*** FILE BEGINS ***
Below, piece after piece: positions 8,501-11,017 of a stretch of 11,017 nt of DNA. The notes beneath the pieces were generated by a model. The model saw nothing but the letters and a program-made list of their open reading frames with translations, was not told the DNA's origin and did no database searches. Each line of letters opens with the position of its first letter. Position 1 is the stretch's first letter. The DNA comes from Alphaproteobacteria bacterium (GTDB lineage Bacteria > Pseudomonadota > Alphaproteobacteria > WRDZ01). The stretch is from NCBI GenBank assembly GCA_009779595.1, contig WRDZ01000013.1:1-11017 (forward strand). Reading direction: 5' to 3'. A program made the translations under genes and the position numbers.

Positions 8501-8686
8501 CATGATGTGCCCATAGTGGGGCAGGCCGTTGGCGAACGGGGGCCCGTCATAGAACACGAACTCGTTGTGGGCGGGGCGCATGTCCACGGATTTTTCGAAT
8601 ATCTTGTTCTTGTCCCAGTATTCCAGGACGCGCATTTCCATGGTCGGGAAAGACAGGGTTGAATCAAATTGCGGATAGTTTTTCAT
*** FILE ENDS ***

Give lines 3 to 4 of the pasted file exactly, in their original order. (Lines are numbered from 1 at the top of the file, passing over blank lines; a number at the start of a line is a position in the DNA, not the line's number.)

8501 CATGATGTGCCCATAGTGGGGCAGGCCGTTGGCGAACGGGGGCCCGTCATAGAACACGAACTCGTTGTGGGCGGGGCGCATGTCCACGGATTTTTCGAAT
8601 ATCTTGTTCTTGTCCCAGTATTCCAGGACGCGCATTTCCATGGTCGGGAAAGACAGGGTTGAATCAAATTGCGGATAGTTTTTCAT